How are you? Last year my brother tried to commit suicide. He was getting bullied in school. We have issues with our dad, and he was getting called names. I walked in on him hanging from his bed, and I nearly had a heart attack. It's been roughly a year since it happened, but I am still very nervous about leaving him by himself because I am worried that if it happens again I will not be there to save him again. I am sorry for coming to you with this because this isn't your problem [Papabear note to readers: this is why I am here! Please never apologize for “bothering” me because writing to me with your problems is what I do!], but how do I get over my fears of this happening again? I honestly cannot walk in on my brother like that again because I feel like I just might go insane. Also, is depression a hereditary problem? Because I do not want my family to go through that again.
Austin (age 17)
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Please forgive the slow reply. I am behind on letters still.
Very sorry to hear about your troubles. I need to know a little more about this, please. Have you sought help for him? Have you checked out the government site for information and help? http://www.stopbullying.gov/get-help-now/ Is the bullying still going on or has that been stopped? Is he seeing a therapist?
Let me know about the above and I promise to reply promptly next time.
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He is seeing a therapist, and is on antidepressants. The bullying has stopped because he moved to a different school. And it is OK for the slow response because I understand that you get likely thousands of letters a day and you are writing a new book, too.
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I’m glad that the bullying has stopped and that your brother is getting help. I cannot imagine the horror you felt seeing your brother trying to kill himself, and I wish I could give you a big, consoling bear hug right now.
Your brother is not the only one suffering in your family, clearly. Have you considered finding a therapist for yourself? This would be to help you deal with what you saw and the anxiety you must be feeling about both your brother and, apparently, your father. Perhaps start with a school counselor. People who are helpful and caring, such as yourself, often forget that their hearts need mending, too.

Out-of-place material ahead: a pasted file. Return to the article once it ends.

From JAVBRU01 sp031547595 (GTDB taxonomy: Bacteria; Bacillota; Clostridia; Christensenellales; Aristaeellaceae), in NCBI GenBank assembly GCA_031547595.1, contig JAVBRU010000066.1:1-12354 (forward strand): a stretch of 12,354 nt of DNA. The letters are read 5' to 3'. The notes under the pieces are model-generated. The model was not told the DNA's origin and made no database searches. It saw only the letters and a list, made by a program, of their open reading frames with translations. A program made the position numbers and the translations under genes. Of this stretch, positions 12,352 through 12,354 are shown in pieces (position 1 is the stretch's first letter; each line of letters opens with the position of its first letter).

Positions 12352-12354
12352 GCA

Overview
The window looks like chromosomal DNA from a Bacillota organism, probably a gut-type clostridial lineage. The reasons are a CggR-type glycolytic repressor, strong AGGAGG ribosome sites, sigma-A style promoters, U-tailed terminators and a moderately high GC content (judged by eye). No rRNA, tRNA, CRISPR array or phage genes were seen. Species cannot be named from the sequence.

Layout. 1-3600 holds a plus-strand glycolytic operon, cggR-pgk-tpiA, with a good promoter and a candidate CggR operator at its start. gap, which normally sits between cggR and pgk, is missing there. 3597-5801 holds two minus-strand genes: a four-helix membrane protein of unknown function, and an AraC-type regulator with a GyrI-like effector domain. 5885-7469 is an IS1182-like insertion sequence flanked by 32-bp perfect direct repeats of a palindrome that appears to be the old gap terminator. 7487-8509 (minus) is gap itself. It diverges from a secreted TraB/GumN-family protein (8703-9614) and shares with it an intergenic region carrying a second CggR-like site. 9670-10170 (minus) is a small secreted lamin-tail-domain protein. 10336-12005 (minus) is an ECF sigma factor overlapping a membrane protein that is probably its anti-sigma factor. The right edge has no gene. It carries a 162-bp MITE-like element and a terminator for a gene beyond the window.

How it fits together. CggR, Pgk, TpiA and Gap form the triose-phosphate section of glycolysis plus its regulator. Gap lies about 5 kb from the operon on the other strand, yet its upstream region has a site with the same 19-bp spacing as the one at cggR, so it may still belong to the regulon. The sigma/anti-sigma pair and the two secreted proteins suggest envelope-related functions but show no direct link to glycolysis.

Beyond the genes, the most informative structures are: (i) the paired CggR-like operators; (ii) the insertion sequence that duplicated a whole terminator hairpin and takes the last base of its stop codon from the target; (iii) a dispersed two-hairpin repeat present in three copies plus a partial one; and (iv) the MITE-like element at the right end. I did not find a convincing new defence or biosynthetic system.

You don’t mention your brother’s age, but I’m guessing he’s younger and perhaps a teen? The teenage years are extremely difficult ones, with those in their teens and twenties attempting suicide more than most (the exception being people 65 and older), and males are five times more likely to do it than females. Bullying definitely can exacerbate the chances of suicide (though it is only one of many factors). There has also been evidence for a genetic predisposition for suicide (my second cousin and grandmother both attempted suicide). Scientists learned a few years ago that there is a gene that can increase the risk of suicide; furthermore, Johns Hopkins University scientists are working to perfect a blood test to see whether people are at risk. You don’t mention whether other family members have committed suicide or not, but if there is a lot of that in your family it is something to consider seriously. Genetics are not the only reason for suicide, but they can, indeed, be part of the problem.
So, without trying to oversimplify things, there are three potential factors here with your brother: his age, his genetic heritage, and the bullying. You have removed the bullying factor, and he will grow out of his teen years, so that effectively gets rid of two factors, which is good news. In addition, he is getting help, which also lowers the risk. While no one can guarantee that your brother won’t attempt it again, it is also often the case that people do not repeat the act. They learn their lesson and move on, as in my case.
Oh, and make sure he stays away from drugs and alcohol!